New patio furniture!  Have had my eye on these for quite some time, and finally, they went on sale for a great price and with 12-month interest-free financing.  Woot!  They fit perfectly on my tiny back patio, right under the ceiling fan.

Interesting story, here!  We had to drive to Lufkin, Texas, almost 2 hours from home, to pick up the new patio furniture.  Believe it or not, there is not a similar patio set to be found anywhere but K-Mart.  The nearest K-Mart to us is in Lufkin!  Along the drive on a Sunday evening, we got stuck in a traffic jam caused by a stop light outage in a very small town.  This guy, "Dogg" honked me and this is what I saw when I looked over.  Sweet!  There is hope for this world, yet.

This is my front porch, slightly reconfigured.  The little bench shown here had to be relocated from the back patio to make room for the new furniture pieces shown above.  I think the front looks darn cute now!

Okay, this is rather lame, I know.  Just a little pot 'o' fresh herbs.  It's the little things that can mean a lot on the happiness front, know what I mean?

Bethany and I attended a survivor celebration put on by MD Anderson yesterday.  16 years as a cancer survivor -- Go me!

Alopecia Issues

It's not the first time I've disliked a chemotherapy agent!  I mean, really, who likes getting chemo?  Once I came to the conclusion that Taxotere is evil, I went ahead and allowed myself to Google it. I like to read the forums after reading the "official" and medical sites.  You can get a list of potential side effects from many sources, but to get the "real" scoop, the forums are the way to go.  Real stories.  Real people, speaking of their experiences and telling it like it is!  I especially like the ones that are specifically geared to stage IV breast cancer patients.  These ladies know what I'm going through!  They know the struggles and challenges of ongoing, indefinite treatment.

It didn't take long to find that A LOT of folks agree with my assessment of Taxotere.  It's just bad stuff, y'all!  Oh and get this.  After doing my reading, I started getting "ads" about LAWSUITS against the makers of Taxotere alleging that the drug caused PERMANENT hair loss!  Whaaaaat?  Admittedly, losing my hair, and being bald for most of the past four years, is not an issue that upsets me too much anymore.  Sure, I did enjoy having a little hair during the past year.  Because women just don't look good bald.  There I said it.  One can look good, "considering" that they're bald.  But I think most people would agree that a woman with hair is prettier than one without.  I'm digressing here, sorry.  Back to the lawsuits ... permanent hair loss has got to really suck for those who have completed their cancer treatment and expect their hair to come back.  Now, part of the hand I've been dealt in this cancer game is that it seems I DO have permanent loss of my eyebrows and most of my eyelashes.  This is seriously a question that I'm going to have to discuss with God when I meet Him in Heaven.  Really ... I have stage IV cancer.  Last year, after a miserable, months-long decline in my health, I nearly died.  Yet I was fortunate enough get on a chemotherapy drug combination that provided me with a miracle turnaround, and the reprieve lasted for many months.  During that time my hair grew back, albeit thin.  But my eyebrows never did! Why, God?  Having no eyebrows looks funny!  Yes, I know, I could paint them on, but I'm totally not handy or crafty or artsy, and honestly, I've never been very good at makeup and haircare. Thankfully, for most of my life I was blessed with naturally curly hair that didn't require a lot of work.  Good thing because I truly am rather spastic with a curling iron and not so great with a blow dryer either, although I did get pretty good with a diffuser attachment when big hair was in!  My poor girls had to tolerate my giving them lame and simple ponytails all their young lives .. but the upside to that is that all 3 of them learned how to do amazing braids all by themselves!  But back to my eyebrow & eyelash issue ... the other thing is, I'm lazy.  No, I mean low-maintenance.  Yea, that's it! I really do not want to have to do paint eyebrows on or stick eyelashes on every day, or any day for that matter!  Anyhoo ... very funny, God, very funny.  I see what you did there ... growing my hair everywhere but my eyebrows and eyelashes so I STILL LOOK like a cancer patient.  Good one.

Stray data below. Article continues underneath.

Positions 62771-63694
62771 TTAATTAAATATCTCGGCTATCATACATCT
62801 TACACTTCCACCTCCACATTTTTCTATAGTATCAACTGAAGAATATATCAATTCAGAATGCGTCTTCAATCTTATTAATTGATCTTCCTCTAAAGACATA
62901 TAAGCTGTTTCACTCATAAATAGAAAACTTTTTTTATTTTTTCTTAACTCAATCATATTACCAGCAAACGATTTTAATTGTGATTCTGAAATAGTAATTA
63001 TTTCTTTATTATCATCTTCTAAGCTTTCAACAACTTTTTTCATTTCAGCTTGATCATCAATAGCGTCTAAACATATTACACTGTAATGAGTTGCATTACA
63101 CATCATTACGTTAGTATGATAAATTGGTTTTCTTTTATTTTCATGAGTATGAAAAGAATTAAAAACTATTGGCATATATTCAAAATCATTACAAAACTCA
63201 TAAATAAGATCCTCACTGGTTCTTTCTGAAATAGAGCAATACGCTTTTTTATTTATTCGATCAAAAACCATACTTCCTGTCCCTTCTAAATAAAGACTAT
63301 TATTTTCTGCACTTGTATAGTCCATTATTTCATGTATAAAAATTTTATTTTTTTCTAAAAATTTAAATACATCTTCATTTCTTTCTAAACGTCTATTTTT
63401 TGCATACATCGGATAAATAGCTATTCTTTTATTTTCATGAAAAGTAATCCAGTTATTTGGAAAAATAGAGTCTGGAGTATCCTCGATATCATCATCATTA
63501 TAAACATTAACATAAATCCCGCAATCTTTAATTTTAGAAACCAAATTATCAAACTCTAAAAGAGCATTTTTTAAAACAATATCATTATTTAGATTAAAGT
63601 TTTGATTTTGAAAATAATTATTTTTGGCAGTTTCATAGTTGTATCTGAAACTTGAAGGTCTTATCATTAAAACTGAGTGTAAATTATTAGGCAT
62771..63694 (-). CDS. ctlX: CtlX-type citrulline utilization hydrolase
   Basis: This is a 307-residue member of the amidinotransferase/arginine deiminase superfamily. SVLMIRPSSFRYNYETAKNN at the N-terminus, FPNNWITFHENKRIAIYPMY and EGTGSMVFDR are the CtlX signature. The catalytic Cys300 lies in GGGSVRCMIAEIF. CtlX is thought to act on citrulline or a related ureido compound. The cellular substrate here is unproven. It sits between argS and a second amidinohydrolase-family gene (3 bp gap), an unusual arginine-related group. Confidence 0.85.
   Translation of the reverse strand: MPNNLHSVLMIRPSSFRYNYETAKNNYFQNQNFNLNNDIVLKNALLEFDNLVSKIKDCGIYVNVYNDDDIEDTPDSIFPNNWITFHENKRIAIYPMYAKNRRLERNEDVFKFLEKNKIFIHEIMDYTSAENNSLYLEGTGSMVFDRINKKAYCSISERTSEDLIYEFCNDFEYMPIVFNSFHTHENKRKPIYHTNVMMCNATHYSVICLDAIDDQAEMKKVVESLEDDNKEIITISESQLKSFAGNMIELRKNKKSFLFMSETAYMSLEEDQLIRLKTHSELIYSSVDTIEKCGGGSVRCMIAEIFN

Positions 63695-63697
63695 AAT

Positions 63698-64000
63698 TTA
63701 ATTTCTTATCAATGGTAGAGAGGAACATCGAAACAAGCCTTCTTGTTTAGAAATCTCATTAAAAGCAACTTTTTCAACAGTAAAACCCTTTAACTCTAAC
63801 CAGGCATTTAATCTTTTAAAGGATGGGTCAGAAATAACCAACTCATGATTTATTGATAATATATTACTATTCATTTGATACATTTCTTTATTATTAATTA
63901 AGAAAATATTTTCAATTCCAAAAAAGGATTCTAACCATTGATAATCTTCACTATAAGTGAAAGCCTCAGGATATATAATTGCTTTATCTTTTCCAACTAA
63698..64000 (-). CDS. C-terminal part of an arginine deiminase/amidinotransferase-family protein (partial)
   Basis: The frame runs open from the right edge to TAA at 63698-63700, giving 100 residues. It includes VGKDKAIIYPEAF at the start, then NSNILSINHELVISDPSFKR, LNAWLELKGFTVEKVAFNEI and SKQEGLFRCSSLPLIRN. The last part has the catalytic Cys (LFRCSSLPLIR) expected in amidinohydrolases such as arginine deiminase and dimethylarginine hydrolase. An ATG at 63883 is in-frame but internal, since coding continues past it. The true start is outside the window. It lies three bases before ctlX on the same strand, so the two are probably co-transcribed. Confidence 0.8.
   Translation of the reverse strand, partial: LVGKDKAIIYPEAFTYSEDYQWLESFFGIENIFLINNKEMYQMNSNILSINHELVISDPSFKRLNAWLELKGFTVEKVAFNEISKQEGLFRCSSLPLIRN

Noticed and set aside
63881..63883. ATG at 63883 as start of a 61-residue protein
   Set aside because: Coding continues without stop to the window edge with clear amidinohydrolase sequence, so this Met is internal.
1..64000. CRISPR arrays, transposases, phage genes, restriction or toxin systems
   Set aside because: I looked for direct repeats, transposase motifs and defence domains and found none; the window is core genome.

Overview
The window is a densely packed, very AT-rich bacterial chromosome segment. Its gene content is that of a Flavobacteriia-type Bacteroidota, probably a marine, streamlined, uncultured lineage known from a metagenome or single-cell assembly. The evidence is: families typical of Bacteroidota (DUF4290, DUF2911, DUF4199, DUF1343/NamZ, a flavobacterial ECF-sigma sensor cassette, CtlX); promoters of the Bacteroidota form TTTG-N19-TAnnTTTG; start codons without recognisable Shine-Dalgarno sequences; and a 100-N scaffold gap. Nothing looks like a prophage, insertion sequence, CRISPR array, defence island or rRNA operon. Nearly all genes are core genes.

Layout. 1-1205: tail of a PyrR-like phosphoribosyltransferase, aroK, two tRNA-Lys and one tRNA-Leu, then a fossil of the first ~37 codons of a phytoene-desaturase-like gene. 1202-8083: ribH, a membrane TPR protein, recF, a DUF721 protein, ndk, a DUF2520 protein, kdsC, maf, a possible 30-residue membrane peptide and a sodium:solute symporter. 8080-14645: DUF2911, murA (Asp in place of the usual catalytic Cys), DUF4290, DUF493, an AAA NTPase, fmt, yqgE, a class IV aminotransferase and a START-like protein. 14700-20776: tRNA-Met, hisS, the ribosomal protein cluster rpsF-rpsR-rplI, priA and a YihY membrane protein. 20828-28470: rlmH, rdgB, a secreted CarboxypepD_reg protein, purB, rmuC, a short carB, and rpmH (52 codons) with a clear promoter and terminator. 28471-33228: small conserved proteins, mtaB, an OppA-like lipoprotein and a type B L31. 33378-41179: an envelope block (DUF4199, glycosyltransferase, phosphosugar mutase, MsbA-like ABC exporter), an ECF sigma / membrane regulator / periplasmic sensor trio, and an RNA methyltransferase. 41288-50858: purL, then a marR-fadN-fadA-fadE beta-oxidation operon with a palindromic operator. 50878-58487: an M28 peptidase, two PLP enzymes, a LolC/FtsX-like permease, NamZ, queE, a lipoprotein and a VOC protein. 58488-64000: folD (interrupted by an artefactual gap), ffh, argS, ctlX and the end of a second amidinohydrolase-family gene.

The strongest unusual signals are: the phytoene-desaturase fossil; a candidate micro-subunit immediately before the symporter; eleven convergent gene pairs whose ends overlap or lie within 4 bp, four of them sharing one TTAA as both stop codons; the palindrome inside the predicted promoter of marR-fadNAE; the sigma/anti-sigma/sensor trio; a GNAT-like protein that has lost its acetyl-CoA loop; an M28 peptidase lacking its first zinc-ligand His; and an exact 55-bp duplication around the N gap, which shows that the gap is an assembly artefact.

Well that was quite the go-off on my feelings toward my alopecia!  Sorry, y'all, once I got started it just kept flowing.  Evidently it bothers me more than I like to admit.

Saturday, June 11, 2016

Update and Good News

Well hello!  Long time no blog, right?  So much to report here that I'm going to apologie in advance for what may be a lengthy rant on a hodge-podge of topics.